Making the Gutenberg Spacer Block Responsive with Block Styles

One of my favorite blocks to use is the Spacer Block. It is a quick and easy way to add uniform spacing throughout the site as needed without coding extra divs or adding random margins and padding. In this post we’ll go over how to make these responsive to ensure your spacing is consistent throughout your site at all screen sizes.

What is the benefit to responsive Gutenberg Spacer Blocks?

While it may seem at first glance that there isn’t much benefit in this, I believe there is! As a simple example, let’s say you add a 100px spacer block between each image on a page. While this may look great on desktop and even tablet, as you get to mobile, 100px of space is a lot.

The problem is that the spacer block doesn’t have a unique class to target with CSS and uses in-line CSS to define the height you choose. The only way to target specific spacer blocks would be by manually adding custom classes or using Block Styles.

Using custom block styles will allow you to define a set height for your spacer blocks that will be simple for the user to edit and easy for you to manage. I use a similar technique to add block styles to lists to ensure lists have consistent font sizing.

Define the Custom Block Styles

The first thing we need to do is define the custom block styles. I won’t go in to a lot of depth about this portion but you can reference Bill Erickson’s great post on Block Styles for more detailed information on how to enqueue block styles.

You are welcome to add as many, or as few, options as you’d like here. For simplicity, I’ll keep it to small, medium and large. Additionally, we need a default option as Gutenberg doesn’t allow you to remove a block style…so if you accidentally added a style, you need a way to take it off.

<?php
// Add custom button styles
wp.domReady( () => {

	wp.blocks.registerBlockStyle( 'core/spacer', {
		name: 'default',
		label: 'Default',
		isDefault: true,
	});

	wp.blocks.registerBlockStyle( 'core/spacer', {
		name: 'responsive-large',
		label: 'Responsive Large',
	} );

     wp.blocks.registerBlockStyle( 'core/spacer', {
		name: 'responsive-medium',
		label: 'Responsive Medium',
	} );

     wp.blocks.registerBlockStyle( 'core/spacer', {
		name: 'responsive-small',
		label: 'Responsive Small',
	} );

} );

After you have added this and properly enqueue’d your editor javascript you will have the following options when editing the spacer block:

Gutenberg Spacer Block Styles

Styling our New Custom Gutenberg Spacer Block Styles

When you add block styles all it really does it make it simple to add pre-defined classes to items. So when you choose any of our newly defined block styles a class of is-style-name-of-style will be added to that specific item Using these classes we can now define our custom responsive CSS.

.wp-block-spacer {

     @media(max-width:1000px) {
          &.is-style-responsive-large {
               height: 100px !important;
          }

          &.is-style-responsive-medium {
               height: 60px !important;
          }

          &.is-style-responsive-small {
               height: 30px !important;
          }
     }

     @media(max-width:600px) {
          &.is-style-responsive-large {
               height: 60px !important;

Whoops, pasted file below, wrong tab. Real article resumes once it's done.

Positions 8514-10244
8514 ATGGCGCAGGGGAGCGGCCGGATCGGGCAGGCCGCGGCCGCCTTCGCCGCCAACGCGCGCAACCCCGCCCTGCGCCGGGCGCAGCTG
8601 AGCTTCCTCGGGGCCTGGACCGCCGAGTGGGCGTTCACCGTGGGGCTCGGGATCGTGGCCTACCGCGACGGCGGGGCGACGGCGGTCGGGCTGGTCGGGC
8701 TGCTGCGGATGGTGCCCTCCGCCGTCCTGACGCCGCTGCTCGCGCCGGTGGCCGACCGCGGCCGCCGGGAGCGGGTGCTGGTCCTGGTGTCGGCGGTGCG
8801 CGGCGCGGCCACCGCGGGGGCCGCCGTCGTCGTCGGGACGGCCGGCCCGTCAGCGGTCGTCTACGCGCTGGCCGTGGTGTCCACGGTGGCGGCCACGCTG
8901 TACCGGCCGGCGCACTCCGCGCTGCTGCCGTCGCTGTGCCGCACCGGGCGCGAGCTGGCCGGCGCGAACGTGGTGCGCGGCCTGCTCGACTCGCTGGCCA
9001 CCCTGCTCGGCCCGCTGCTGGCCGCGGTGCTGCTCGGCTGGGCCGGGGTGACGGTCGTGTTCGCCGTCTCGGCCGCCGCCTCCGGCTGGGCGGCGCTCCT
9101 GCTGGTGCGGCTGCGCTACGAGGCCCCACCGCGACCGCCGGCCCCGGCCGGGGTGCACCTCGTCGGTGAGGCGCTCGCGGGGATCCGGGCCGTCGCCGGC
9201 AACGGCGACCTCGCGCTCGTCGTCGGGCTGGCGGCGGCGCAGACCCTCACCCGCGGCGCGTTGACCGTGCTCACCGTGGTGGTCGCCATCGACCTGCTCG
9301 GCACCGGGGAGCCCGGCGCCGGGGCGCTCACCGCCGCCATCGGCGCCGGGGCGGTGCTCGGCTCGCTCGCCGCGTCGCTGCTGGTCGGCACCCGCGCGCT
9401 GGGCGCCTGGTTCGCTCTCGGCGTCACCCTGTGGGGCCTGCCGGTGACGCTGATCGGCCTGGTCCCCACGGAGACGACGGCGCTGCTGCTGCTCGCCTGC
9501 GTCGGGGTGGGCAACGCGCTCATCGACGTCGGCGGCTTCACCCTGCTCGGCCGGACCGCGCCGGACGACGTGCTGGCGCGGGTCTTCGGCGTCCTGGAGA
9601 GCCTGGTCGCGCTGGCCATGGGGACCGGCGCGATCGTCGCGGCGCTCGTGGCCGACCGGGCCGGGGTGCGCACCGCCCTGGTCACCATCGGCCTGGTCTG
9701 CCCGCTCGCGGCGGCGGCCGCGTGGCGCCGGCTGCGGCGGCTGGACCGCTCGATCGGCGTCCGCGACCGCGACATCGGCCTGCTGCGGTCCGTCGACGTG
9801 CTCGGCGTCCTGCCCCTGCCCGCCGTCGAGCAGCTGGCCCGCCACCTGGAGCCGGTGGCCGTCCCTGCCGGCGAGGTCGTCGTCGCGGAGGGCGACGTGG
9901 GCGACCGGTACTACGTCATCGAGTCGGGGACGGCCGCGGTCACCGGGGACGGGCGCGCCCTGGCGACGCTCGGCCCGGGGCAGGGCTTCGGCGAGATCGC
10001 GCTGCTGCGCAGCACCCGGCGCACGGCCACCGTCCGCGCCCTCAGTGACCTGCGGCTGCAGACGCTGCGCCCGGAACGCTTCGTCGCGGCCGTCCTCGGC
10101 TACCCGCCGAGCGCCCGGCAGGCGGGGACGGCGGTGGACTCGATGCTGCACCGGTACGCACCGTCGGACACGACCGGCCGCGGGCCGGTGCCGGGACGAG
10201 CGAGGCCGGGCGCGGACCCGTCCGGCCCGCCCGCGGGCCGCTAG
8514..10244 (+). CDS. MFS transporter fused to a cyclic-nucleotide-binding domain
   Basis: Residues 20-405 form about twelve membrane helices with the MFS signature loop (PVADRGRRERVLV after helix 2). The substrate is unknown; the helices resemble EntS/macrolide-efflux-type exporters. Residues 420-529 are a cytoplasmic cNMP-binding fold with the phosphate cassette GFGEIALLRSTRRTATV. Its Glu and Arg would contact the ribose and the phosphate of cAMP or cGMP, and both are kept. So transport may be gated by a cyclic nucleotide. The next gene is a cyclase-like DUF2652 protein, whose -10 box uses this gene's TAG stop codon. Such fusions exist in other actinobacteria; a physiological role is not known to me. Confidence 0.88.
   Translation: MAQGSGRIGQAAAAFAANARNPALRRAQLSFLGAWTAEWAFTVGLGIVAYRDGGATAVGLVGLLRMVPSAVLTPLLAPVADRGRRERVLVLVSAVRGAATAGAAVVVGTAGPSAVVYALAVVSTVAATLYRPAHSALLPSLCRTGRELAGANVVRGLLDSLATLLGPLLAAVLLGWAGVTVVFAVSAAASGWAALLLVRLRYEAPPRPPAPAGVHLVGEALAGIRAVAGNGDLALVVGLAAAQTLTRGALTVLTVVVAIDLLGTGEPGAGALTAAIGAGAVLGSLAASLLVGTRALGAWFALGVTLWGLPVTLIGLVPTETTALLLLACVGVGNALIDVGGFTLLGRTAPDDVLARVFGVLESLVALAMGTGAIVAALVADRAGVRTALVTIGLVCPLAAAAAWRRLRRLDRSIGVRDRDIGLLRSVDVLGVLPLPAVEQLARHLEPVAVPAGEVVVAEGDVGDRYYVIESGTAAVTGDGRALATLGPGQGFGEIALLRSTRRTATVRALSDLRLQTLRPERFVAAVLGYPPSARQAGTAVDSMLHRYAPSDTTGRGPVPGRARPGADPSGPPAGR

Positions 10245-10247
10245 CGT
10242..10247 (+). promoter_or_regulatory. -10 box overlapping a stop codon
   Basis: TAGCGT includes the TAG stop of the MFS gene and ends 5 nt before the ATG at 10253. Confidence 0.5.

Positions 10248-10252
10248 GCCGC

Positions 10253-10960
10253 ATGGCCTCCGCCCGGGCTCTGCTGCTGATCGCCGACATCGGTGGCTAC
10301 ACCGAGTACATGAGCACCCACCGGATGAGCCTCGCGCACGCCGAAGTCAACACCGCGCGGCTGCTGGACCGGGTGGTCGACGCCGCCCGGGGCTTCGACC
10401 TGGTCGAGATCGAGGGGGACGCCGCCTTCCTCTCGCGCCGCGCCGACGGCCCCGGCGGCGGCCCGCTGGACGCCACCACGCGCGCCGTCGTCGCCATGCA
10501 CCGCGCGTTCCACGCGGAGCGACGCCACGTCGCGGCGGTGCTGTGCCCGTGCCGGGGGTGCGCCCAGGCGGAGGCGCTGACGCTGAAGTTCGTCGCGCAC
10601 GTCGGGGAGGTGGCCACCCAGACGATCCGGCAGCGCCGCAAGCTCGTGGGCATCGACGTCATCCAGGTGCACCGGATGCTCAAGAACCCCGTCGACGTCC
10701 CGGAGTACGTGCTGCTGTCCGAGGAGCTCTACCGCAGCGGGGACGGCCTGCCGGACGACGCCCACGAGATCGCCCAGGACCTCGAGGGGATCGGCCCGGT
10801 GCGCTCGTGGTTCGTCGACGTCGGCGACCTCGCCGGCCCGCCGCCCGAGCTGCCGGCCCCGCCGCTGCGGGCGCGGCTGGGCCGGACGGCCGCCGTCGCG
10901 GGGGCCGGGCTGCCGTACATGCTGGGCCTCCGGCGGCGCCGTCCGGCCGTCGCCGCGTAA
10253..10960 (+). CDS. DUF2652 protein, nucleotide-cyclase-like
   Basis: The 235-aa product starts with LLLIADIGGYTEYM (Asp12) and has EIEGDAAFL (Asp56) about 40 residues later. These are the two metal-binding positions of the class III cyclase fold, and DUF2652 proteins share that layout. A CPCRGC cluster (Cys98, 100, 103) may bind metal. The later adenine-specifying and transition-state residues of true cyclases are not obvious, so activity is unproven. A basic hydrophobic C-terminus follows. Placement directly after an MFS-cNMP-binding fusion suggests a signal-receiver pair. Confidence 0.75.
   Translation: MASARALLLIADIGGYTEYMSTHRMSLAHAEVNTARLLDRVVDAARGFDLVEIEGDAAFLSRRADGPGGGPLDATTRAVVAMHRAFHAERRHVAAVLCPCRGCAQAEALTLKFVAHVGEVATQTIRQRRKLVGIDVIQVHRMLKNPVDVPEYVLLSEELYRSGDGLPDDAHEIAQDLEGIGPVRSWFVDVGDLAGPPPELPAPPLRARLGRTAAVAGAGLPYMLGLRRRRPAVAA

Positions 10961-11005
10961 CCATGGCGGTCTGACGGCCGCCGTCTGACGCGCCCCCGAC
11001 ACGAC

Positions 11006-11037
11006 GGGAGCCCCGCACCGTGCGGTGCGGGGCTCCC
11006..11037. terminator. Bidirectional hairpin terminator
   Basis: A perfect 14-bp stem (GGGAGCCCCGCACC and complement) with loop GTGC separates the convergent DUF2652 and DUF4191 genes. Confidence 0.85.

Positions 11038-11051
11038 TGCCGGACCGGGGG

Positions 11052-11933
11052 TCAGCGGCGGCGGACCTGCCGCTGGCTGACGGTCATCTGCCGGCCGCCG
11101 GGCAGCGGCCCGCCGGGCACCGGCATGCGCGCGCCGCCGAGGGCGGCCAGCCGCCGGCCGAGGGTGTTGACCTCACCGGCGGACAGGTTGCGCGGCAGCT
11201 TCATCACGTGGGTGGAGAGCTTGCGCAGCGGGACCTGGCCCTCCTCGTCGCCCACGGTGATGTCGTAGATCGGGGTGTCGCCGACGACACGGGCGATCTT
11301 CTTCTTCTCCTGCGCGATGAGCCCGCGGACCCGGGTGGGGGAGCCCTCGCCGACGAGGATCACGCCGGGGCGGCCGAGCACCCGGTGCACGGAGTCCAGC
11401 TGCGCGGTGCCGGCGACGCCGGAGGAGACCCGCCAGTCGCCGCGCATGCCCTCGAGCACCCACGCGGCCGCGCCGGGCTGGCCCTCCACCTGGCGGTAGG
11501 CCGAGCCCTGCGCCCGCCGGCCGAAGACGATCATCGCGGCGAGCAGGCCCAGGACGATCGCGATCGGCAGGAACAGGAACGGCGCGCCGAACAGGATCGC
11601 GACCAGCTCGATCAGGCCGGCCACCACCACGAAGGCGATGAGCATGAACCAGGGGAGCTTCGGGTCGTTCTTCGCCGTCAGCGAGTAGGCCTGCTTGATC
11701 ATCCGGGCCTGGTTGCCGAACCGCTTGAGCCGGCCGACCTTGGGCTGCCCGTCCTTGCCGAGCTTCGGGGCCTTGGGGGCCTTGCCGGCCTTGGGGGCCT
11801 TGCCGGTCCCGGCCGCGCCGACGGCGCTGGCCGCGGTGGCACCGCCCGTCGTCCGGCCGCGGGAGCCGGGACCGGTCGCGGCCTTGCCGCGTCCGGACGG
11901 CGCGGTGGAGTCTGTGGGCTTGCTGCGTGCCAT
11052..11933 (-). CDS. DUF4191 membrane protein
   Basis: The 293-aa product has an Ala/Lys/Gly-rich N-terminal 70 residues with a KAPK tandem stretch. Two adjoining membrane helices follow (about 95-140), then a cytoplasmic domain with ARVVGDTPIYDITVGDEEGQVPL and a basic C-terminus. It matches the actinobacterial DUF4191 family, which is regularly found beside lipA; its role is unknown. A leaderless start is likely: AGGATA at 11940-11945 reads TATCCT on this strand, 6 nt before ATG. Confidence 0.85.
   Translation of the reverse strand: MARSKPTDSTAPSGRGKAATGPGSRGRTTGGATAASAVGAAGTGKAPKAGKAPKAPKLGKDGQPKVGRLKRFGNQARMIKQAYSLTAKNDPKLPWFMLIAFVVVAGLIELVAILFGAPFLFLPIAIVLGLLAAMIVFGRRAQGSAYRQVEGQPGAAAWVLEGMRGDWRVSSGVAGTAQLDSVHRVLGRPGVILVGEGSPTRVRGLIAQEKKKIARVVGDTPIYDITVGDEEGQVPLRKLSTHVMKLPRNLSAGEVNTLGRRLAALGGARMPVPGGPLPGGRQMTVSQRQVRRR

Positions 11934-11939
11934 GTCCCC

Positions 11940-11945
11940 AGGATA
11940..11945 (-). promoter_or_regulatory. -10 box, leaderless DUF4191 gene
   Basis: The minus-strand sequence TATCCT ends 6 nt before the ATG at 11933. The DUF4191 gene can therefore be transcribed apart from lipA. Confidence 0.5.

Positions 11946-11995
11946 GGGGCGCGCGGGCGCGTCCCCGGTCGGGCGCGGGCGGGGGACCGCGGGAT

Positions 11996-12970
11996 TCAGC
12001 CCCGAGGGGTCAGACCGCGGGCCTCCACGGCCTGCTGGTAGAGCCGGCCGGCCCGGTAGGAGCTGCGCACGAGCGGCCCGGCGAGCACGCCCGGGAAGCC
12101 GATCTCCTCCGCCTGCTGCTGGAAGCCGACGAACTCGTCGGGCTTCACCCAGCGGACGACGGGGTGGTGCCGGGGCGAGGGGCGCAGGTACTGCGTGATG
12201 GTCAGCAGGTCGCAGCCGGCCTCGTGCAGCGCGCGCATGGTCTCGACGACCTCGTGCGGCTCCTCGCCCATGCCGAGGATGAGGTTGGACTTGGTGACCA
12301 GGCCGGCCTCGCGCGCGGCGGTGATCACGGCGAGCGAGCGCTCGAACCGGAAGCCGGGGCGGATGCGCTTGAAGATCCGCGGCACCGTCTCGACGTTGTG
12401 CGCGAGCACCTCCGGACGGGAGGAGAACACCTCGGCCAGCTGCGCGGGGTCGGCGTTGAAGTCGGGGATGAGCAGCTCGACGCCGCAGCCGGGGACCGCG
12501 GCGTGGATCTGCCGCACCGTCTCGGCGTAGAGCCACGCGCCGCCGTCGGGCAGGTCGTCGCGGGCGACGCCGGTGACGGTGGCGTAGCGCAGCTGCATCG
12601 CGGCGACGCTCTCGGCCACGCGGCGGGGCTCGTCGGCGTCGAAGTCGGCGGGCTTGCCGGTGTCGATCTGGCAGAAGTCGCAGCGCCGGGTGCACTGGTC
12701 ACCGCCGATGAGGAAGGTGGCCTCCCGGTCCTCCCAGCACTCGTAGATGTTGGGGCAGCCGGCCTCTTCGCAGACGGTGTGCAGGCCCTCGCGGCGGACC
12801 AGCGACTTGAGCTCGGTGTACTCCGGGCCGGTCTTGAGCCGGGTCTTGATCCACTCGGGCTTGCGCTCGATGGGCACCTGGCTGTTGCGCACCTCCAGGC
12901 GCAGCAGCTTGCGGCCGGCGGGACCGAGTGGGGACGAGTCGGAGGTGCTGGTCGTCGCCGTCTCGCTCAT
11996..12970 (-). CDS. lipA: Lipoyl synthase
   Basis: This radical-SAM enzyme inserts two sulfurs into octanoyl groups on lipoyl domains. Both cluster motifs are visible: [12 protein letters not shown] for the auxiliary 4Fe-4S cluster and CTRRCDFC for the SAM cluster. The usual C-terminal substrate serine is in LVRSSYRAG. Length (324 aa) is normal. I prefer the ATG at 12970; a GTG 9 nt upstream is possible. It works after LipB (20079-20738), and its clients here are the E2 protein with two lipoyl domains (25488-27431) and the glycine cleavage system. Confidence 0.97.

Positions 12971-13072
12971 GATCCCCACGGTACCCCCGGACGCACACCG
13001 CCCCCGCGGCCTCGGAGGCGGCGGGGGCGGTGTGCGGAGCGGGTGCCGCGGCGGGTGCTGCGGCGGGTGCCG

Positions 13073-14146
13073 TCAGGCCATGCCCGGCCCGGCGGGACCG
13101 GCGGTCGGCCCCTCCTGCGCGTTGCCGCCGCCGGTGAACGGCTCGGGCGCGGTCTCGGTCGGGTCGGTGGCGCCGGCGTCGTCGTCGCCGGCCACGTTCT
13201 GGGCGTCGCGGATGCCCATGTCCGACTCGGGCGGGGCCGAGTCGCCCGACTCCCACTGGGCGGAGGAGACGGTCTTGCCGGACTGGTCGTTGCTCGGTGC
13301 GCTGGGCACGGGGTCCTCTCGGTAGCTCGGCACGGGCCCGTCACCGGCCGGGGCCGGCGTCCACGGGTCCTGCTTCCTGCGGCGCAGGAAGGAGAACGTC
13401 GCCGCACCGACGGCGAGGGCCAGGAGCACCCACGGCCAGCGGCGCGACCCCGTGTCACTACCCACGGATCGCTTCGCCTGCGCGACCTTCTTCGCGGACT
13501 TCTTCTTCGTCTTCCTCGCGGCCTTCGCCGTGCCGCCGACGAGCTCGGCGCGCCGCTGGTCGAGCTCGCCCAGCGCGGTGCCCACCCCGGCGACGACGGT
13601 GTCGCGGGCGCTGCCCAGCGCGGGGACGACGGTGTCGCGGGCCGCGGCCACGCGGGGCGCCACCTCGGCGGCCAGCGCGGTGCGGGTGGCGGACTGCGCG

}

          &.is-style-responsive-medium {
               height: 40px !important;
          }

          &.is-style-responsive-small {
               height: 20px !important;
          }
     }
}

Using the SASS above we are targeting breakpoints of 1000px and 600px to automatically resize each custom block style to a pre-defined height. This allows us to globally choose all spacer blocks using the custom block styles regardless of their defined height to make sure spacing is consistent as we scale down in screen size.

Depending on your project you can easily change/add/remove different media queries and sizes to accomplish the desired layout. Here is the CSS version of the same code:

@media(max-width:1000px) {
     .wp-block-spacer.is-style-responsive-large {
          height: 100px !important;
     }
     .wp-block-spacer.is-style-responsive-medium {
          height: 60px !important;
     }
     .wp-block-spacer.is-style-responsive-small {
          height: 30px !important;
     } 
}

@media(max-width:600px) {
     .wp-block-spacer.is-style-responsive-large {
          height: 60px !important;
     }
     .wp-block-spacer.is-style-responsive-medium {
          height: 40px !important;
     }
     .wp-block-spacer.is-style-responsive-small {
          height: 20px !important;
     } 
}

Note: Typically using !important in CSS is frowned upon, and I agree it should be used sparingly. In this case, since the CSS is in-line we need to use !important to override it.


And that’s all there is to it! To sum things up, we enqueues specific custom block styles for the spacer block and applied custom CSS to define specific heights based on the screen size and the chose block style.

Hopefully this helps you keep things consistent in your next project using the very helpful spacer block.

About Matt Whiteley

Matt has been building bespoke WordPress websites for over 10 years specializing in the Genesis Framework. He integrates Advanced Custom Fields heavily in all builds, especially with the new Gutenberg Block Editor, allowing clients to easily modify all aspects of the their website with ease.

He works with a wide variety of small businesses and agencies across the country providing development services as well as hosting and maintenance. When he isn't coding he enjoys spending time with his wife and two children, golfing and playing poker.

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